Tell us what you think

You may also like

Joseph Morpurgo: An Interview

Joseph Morpurgo: An Interview

Joseph Morpurgo, an Edinburgh Fringe regular and three-time Chortle Award winner, is coming back to the stage for his fourth show – Hammerhead. Following past multi-media…

“A homecoming gig”: An Interview with Jimmy Aldridge

“A homecoming gig”: An Interview with Jimmy Aldridge

Up-and-coming folk duo Jimmy and Sid released their latest album, Many a Thousand, earlier this month, and are now embarking on a UK tour with…

The Battle of the Somme Centenary: WW1 Events of Remembrance

The Battle of the Somme Centenary: WW1 Events of Remembrance

Tomorrow (1 July 2018) marks 100 years since the beginning of the Battle of the Somme. During the Somme Offensive, 420,000 British soldiers were killed,…

Bristol’s Hidden Gems: New Year’s Resolutions

Bristol’s Hidden Gems: New Year’s Resolutions

A new year is always the perfect opportunity to make a change in your life, no matter how small. To help out, we’ve put together some…

A Music Lovers Guide to Leeds

A Music Lovers Guide to Leeds

When it comes to thriving and varied music scenes, Leeds is up there with the best of ‘em. The West Yorkshire city has birthed and bought…

Top 5: Halloween Half Term Activities

Top 5: Halloween Half Term Activities

Can you feel it? There’s a chill in the air and the darkness is creeping in earlier each day. Dread washes over you as you realise…

Valhalla Indoor Axe Throwing: An Interview with Luke Ireland

Valhalla Indoor Axe Throwing: An Interview with Luke Ireland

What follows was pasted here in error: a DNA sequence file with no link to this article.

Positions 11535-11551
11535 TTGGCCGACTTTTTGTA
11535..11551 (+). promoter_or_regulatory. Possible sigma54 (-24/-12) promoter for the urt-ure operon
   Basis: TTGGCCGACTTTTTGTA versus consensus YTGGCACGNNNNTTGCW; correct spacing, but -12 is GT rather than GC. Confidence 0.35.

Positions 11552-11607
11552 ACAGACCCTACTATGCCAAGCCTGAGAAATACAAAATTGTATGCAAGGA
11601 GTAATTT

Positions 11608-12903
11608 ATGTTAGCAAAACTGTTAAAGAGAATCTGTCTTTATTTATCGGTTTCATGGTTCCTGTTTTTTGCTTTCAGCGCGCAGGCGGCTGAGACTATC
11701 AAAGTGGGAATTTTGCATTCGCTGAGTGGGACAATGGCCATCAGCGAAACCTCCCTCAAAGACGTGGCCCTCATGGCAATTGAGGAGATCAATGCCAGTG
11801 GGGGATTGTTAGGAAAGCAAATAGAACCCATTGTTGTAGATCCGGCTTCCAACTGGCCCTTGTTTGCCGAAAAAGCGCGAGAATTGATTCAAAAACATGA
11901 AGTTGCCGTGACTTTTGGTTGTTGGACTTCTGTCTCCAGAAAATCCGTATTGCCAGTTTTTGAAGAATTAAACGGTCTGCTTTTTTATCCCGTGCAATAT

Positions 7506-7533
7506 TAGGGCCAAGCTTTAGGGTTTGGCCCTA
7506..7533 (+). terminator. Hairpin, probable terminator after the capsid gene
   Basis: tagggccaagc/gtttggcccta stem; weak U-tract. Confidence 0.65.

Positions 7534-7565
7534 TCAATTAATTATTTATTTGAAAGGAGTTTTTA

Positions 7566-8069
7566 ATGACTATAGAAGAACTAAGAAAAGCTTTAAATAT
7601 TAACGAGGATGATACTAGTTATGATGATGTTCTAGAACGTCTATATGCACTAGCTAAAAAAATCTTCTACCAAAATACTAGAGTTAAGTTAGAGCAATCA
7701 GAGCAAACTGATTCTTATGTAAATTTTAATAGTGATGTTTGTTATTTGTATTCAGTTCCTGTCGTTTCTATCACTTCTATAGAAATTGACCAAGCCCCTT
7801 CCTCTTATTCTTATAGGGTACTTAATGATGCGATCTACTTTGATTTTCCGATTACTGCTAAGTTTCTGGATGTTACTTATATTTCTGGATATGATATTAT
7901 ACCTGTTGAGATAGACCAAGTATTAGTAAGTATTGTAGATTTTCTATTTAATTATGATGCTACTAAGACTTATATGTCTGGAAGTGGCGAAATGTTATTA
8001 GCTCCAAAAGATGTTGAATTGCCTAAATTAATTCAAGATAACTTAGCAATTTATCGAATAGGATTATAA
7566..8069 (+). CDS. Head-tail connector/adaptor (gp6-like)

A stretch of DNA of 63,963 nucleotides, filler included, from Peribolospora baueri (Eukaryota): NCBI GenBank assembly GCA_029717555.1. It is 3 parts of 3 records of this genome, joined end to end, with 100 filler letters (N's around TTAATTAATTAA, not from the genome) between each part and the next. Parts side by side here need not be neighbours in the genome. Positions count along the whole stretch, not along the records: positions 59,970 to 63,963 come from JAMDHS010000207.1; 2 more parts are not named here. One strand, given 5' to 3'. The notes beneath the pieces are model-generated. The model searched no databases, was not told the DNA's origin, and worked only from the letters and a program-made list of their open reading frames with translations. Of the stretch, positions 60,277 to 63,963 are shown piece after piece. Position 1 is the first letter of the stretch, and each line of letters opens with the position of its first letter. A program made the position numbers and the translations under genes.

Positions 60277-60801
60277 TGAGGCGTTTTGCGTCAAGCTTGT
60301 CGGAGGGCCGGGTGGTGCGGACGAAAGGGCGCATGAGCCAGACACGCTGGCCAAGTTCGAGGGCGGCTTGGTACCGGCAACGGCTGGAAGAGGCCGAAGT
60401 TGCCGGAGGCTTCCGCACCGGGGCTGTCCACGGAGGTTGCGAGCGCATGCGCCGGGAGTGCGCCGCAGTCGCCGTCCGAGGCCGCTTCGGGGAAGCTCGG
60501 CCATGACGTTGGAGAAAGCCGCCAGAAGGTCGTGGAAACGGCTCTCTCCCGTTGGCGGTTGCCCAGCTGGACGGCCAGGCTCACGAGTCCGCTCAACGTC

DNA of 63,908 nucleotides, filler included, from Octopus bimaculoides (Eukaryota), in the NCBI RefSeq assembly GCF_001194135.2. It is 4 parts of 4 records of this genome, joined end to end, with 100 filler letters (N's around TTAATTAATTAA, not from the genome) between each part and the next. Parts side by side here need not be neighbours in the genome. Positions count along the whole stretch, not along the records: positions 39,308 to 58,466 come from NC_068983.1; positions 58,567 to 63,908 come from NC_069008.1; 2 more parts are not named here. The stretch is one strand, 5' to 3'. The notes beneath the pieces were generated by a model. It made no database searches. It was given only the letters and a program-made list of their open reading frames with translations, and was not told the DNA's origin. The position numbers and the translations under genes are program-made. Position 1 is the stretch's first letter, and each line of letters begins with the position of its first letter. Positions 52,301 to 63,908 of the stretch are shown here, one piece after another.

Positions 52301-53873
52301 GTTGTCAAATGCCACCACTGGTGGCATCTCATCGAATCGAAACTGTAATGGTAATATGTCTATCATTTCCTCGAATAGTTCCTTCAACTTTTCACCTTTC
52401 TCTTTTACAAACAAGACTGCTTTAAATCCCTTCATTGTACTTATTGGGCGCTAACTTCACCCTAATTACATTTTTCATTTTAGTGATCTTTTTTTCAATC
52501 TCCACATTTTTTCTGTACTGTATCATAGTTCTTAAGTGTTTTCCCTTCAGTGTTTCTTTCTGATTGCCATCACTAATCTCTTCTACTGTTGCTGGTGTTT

Looking for an alternative to bowling for your birthday? How about giving a spot of axe throwing a go? Valhalla Axe Throwing was set up…

A Weekend Away in Durham

A Weekend Away in Durham

Whether you want to roam the university grounds, eat and drink in some of the most historic buildings the North East has to offer or…

‘Lenin: Leader of the Russian Revolution’ at The North Wall

‘Lenin: Leader of the Russian Revolution’ at The North Wall

The North Wall Arts Centre in Oxford hosts ‘Lenin: Leader of the Russian Revolution’ - an exhibition of photographs and posters drawn from the largely unseen…

Form and Transform: Michael Eden at Waddesdon Manor

Form and Transform: Michael Eden at Waddesdon Manor

Previously having collaborated with the likes of potter and ceramicist Kate Malone, Waddesdon Manor is as notable for its commissions of contemporary artists as it…

Most popular

A Literature Lover’s Guide to Dorset

A Literature Lover’s Guide to Dorset

From Thomas Hardy to Enid Blyton, Lawrence of Arabia to Ian McEwan, many writers have been inspired by and sought solace in the beautiful Dorset countryside.
Go Green!: Environmentally Friendly Bristol

Go Green!: Environmentally Friendly Bristol

This week is Recycling Week, and what better way to observe it than to take part in some environmentally friendly activities in Bristol, the first UK city to be named the European Green Capital back in 2015!
FILM REVIEW: Bliss!